M HgCl 2 (for atrazine experiments). Either NaN 3 or HgCl 2 was

used as the inhibitor for bacterial growth. All organic solvents

were either gas chromatography/mass spectrometry or high- performance liquid chromatography (HPLC) grade.

Analytical methods

Naphthalene, phenanthrene, and atrazine were analyzed with a Waters 1100 HPLC equipped with a binary HPLC pump 1525 (Waters, Milford, MA, USA) and a symmetry reversed- phase C18 column (4.6 150 mm). The detector for naph- thalene and phenanthrene was a Waters 2475 fluorescence de- tector, and that for atrazine was a Waters 2487 Dual absor- bance detector. Lindane was analyzed with an Agilent 6890N gas chromatograph with electron capture detector (Agilent Technologies, Santa Clara, CA, USA) equipped with an HP-5 capillary column (30 m 0.32 mm 0.25 m).

Sorption and desorption experiments

Sorption and desorption experiments were carried out in 40-ml amber glass vials with Teflon -lined screw caps (Fisher Scientific, Pittsburgh, PA, USA), using procedures similar to those in our previously published papers [9–12]. The exper- imental protocols are summarized in Table 1, and individual experiments were coded in the following way. Each of the seven chemical–soil combinations was given an Arabic num- ber, from 1 to 7. For each chemical–soil combination, five to eight individual sorption experiments were conducted to obtain the sorption isotherm; this set of sorption experiments is de- noted with a letter A. On completion of the sorption experi- ments of each chemical–soil combination, one to four vials

W. Yang et al.

used in the sorption experiments were taken to conduct re-

petitive desorption experiments. These individual desorption experiments are denoted as D1 to D4. For example, experiment 1-A means experiment 1 (naphthalene, soil A), sorption ex- periments, and experiment 5-D2 means experiment 5 (atrazine, soil A), desorption experiment 2.

In each sorption experiment, 3 to 5 g of soil were added

to a 40-ml vial that was then filled with an aqueous solution

of a contaminant to leave minimal headspace. The potential loss due to volatilization was negligible—for naphthalene, the most volatile of the chemicals studied (air–water partition con- stant 10 1.74 [14]), even if as much as 1 ml of headspace was present, the fraction in the headspace would be only 0.00045 at room temperature. The vials were tumbled at 1 to 2 rpm for 5 to 7 d; the time required to reach sorption equi- librium was predetermined. Afterward, the vials were centri- fuged at 3,000 g for 30 min, and the supernatant was withdrawn to analyze equilibrium concentrations.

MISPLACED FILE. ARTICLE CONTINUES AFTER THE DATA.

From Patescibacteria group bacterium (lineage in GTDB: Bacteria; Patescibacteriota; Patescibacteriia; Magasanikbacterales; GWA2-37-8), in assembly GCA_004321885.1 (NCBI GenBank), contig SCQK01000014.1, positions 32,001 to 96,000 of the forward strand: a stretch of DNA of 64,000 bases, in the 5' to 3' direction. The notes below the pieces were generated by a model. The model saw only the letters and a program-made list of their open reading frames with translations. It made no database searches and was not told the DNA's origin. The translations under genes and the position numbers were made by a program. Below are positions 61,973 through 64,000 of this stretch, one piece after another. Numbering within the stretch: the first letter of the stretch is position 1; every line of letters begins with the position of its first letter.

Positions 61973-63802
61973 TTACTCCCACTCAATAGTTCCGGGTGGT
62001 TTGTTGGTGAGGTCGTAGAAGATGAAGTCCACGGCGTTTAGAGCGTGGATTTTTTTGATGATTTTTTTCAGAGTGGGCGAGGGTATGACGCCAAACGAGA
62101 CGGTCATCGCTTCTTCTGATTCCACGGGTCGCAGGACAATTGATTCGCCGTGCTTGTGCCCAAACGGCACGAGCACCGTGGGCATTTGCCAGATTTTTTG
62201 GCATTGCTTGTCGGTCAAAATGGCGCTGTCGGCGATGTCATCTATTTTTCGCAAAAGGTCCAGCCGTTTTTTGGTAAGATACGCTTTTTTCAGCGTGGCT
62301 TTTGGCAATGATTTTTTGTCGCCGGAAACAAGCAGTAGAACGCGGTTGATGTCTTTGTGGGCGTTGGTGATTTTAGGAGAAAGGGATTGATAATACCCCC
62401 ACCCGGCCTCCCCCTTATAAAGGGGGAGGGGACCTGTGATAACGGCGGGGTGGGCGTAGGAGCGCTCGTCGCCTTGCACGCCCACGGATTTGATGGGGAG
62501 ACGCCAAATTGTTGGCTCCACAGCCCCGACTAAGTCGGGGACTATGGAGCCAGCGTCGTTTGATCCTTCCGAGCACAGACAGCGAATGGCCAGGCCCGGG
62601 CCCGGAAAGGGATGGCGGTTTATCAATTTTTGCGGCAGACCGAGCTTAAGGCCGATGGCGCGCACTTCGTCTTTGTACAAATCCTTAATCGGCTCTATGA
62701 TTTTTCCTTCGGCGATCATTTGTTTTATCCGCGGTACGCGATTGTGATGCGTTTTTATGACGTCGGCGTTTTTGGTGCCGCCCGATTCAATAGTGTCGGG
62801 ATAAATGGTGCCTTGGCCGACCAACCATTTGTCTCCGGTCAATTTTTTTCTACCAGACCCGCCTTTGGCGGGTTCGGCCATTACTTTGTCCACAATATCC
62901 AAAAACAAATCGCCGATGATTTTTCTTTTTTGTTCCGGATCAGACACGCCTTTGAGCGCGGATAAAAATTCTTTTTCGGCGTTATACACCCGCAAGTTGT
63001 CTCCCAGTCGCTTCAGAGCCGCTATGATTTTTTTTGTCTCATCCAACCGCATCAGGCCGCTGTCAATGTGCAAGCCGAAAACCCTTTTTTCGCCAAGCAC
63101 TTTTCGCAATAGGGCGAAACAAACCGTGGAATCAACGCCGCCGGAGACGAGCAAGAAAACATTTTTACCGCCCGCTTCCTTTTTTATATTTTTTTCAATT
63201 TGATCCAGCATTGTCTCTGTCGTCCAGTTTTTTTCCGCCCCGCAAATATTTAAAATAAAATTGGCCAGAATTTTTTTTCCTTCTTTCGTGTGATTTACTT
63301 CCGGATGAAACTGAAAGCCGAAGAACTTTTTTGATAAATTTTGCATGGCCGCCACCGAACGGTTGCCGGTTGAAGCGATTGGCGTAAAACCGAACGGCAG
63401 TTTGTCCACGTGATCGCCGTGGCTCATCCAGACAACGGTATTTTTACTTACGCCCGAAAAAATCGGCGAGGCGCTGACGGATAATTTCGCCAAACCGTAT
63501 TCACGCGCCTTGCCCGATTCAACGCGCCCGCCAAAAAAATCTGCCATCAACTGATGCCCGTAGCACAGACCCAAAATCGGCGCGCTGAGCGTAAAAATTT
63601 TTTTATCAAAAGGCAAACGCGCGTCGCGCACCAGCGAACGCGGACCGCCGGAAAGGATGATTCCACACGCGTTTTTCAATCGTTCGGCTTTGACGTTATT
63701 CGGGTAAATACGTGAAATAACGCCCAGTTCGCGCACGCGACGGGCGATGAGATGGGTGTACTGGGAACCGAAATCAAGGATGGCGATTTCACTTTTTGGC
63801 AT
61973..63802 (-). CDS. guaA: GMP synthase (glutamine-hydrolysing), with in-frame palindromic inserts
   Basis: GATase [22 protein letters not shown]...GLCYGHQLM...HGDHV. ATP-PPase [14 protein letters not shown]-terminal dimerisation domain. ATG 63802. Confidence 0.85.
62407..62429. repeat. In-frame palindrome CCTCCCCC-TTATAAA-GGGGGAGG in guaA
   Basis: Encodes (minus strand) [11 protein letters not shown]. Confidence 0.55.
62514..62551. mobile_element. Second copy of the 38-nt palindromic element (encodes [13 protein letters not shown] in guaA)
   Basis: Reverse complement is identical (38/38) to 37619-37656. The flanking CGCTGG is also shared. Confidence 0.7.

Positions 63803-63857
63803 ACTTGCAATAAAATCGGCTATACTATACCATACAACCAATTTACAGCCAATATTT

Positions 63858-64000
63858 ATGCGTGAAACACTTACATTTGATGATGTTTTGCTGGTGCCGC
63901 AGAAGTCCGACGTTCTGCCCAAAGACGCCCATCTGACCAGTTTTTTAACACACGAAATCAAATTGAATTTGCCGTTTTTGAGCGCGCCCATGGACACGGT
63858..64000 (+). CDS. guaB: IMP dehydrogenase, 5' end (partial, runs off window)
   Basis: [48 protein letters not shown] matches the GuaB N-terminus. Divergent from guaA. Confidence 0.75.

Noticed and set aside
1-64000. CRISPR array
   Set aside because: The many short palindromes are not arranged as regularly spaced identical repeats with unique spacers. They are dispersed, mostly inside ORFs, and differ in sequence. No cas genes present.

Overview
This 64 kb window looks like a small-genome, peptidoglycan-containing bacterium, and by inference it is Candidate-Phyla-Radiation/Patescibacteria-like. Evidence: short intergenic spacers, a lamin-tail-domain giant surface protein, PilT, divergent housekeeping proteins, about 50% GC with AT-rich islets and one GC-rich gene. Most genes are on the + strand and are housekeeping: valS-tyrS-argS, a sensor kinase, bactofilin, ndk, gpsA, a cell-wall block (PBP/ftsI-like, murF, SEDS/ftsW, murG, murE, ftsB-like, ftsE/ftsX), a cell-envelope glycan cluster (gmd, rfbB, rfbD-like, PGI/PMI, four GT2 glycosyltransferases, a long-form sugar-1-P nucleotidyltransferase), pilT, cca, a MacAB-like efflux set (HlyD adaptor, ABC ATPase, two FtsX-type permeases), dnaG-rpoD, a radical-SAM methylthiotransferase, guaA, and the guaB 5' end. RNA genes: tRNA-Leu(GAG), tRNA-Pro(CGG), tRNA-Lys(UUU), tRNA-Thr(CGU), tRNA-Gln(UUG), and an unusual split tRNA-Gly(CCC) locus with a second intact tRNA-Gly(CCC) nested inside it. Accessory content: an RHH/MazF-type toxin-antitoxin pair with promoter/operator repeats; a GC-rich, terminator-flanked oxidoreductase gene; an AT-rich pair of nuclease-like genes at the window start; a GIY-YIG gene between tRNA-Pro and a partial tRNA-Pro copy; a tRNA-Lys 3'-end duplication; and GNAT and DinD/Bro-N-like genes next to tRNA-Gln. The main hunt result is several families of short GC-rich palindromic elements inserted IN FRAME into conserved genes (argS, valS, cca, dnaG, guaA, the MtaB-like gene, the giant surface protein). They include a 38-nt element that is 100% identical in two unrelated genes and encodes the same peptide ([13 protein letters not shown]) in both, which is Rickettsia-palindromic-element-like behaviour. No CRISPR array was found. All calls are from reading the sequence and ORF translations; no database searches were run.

In most desorption experiments, desorption was initiated

by successively replacing 90% of supernatant with contami- nant-free electrolyte solution. Additionally, Tenax (Alltech Associates, Deerfield, IL, USA) was used in selected steps in experiment 7-D1 to facilitate desorption. The equilibrium time for each repetitive desorption step was 3 to 5 d, which was predetermined (by letting contaminated soil equilibrate with contaminant-free electrolyte solution for more than 15 d and checking aqueous-phase concentrations at varied time inter- vals). At the end of each desorption step, the vials were cen- trifuged at 3,000 g for 30 min, and the supernatant was with- drawn to analyze contaminant concentration. Tenax-enhanced desorption was conducted with procedures developed in a pre- vious study [10]. Approximately 0.5 g Tenax was added to the vial. Then the vial was tumbled for 3 d, and Tenax was with- drawn and extracted with acetone to determine the amount of lindane desorbed. In experiments 3-D1 and 4-D1, contami- nated soil was prepared with a continuous sorption method instead of a one-step sorption (as in the other desorption ex- periments). Approximately 2 g of soil, approximately 40 ml of electrolyte solution, and a certain amount of solid phen- anthrene sealed in a dialysis membrane bag (with a molecular- weight cutoff of 1,000) were enclosed in a U.S. Environmental Protection Agency (U.S. EPA) vial. The amount of phenan- threne inside of the dialysis bag was precalculated so that the maximum sorption capacity could be reached. The vials were tumbled at 1 to 2 rpm for 30 d. Afterward, the vials were centrifuged at 3,000 g for 30 min, and both the aqueous- and the solid-phase concentrations were analyzed. It has been dem- onstrated in our previous studies that Tenax-enhanced desorp-